Whether this is your first DrupalCon or your 10th it's always a bit challenging to know which sessions to go to because there are so many great ones. Let me help you. I’ve combed through the different tracks to help guide you in your session choices for DrupalCon Baltimore 2017. This conference is by nature more targeted for the developer audience, but there are lots of great sessions for a less technical user, such as myself.
Three years ago, we launched our annual customer conference, Acquia Engage. Since the conference was founded, I have been managing the event’s website. We’ve learned a lot in the past three years, and have made some great improvements that I thought would be valuable to share. The first year we started with a simple site, but we have gotten more advanced over time.
Where to start?
If you need an event website, what components should your site have? The main sections I always start with are:
Website navigation is something you probably use every day but don’t think too much about. This is how you travel from page to page within a website. It is probably the most used part of your website that you spend the least amount of time evaluating, right? I used to feel the same way. A few years ago, I inherited a site navigation that seemed to be working so my team focused on growing other areas of the site. Looking into how our menu was organized was low priority.
When you need a website or need to seriously update your existing website, the first thing you should do is evaluate the available website platform options.
Over the past 3-5 years I’ve been hearing a lot about website personalization. I have battled a lot with personalization over the years, and to be honest, good personalization can be difficult to execute. I’ve taken some time to reflect on the difficulties of personalization, and have uncovered three main factors that make personalization challenging:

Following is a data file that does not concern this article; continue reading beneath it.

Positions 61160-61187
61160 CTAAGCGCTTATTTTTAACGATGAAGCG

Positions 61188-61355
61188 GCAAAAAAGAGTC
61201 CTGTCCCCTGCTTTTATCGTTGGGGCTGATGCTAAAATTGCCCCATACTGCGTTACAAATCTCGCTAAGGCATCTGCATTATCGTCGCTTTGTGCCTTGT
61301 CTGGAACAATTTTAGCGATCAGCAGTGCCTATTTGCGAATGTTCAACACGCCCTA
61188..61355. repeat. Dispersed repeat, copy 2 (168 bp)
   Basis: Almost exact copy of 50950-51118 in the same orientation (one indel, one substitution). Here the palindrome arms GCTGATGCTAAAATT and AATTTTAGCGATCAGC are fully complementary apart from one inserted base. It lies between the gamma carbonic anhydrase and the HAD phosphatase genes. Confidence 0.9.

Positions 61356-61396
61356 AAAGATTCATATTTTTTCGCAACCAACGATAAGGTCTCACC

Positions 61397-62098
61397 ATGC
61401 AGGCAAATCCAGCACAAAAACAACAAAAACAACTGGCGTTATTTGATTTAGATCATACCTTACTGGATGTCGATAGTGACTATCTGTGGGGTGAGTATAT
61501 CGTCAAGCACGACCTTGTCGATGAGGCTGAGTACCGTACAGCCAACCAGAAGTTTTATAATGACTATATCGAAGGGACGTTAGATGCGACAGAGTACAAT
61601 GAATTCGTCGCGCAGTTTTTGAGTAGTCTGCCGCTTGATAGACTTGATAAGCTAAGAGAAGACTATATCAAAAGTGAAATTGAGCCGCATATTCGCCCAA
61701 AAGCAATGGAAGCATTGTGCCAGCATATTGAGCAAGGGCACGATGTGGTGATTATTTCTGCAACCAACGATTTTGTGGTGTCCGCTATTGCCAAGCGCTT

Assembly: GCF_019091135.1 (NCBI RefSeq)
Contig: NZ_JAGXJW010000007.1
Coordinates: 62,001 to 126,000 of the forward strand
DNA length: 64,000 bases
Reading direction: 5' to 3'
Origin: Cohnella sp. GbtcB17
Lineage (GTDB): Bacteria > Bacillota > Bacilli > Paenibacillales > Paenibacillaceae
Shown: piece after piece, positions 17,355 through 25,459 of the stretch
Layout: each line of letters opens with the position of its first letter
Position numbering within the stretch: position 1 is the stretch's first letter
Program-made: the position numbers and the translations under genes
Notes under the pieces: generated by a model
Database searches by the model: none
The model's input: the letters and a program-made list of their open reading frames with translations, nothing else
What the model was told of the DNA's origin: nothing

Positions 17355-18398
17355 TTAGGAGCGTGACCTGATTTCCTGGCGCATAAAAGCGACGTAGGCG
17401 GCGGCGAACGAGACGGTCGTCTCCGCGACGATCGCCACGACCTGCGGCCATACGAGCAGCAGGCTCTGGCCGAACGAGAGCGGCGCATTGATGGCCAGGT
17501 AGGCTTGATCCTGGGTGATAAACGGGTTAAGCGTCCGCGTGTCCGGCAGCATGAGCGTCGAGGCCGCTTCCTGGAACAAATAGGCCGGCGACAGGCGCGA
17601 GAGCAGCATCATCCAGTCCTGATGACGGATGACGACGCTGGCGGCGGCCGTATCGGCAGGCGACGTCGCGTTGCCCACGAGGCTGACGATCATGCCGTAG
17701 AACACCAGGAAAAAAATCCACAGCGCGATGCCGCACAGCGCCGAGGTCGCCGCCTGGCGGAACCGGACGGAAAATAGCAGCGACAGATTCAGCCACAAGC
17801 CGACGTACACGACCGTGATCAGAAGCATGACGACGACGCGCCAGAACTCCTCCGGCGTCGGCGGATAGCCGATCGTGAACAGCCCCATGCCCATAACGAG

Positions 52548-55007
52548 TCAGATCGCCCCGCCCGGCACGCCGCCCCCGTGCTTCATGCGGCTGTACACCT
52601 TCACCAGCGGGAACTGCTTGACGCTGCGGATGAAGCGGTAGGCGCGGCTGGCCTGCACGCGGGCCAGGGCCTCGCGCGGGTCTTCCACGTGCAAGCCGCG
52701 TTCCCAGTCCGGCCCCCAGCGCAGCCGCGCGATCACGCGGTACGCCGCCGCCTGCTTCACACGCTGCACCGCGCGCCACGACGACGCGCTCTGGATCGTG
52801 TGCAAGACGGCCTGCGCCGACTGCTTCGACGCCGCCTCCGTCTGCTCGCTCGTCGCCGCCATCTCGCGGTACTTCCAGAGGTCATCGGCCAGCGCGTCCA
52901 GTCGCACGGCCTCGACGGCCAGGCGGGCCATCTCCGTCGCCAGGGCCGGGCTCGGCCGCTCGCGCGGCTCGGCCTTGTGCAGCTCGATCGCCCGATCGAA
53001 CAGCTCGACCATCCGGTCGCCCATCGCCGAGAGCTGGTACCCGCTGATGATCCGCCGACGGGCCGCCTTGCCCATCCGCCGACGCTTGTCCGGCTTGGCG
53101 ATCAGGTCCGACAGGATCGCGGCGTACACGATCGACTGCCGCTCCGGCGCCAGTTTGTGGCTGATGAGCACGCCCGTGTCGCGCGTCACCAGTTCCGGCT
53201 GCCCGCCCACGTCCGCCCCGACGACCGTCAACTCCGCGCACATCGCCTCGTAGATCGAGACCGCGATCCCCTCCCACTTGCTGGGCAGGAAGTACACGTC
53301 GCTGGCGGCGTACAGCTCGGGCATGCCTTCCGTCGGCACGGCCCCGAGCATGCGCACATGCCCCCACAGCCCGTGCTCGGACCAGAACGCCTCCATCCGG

Amazon’s website looks completely different than it did a few years ago, but did you ever notice it changing? I think they do the best job at making small adjustments over a long period of time. This means they avoid killing user experience and make site adjustments manageable for their business. Not only does completing a full site redesign kills your web team’s velocity, but it can also be very intimidating and costly for large enterprises.
Website performance is one of those things that keeps me up at night. How do we improve our performance? When is our performance bad? Does it affect our user experience? These are all questions that run through my head in regards to our website, and I’m here to help you get answers for your site. Performance discussions can get very technical very fast, so my goal in this post is to maintain a balance between high level and informative so you can go to your dev team and ask the right questions.
Question: “When should I move to Drupal 8?”
Answer: “It all depends.”
You thought you were going to get an easy answer? I wish! Even with my own sites I’ve had to evaluate and spend time determining the best plans for migration. But when it’s time to figure out what to do with your site, here are my suggestions.
Many people care about ensuring website accessibility, but don’t know where to start and also don’t understand the legal ramifications.
Does your business rely on form fills (leads) to keep sales teams employed? Is your marketing team tracked on the number of MQLs (marketing qualified leads) they pass over to sales? This is the nature of the B2B beast in most cases.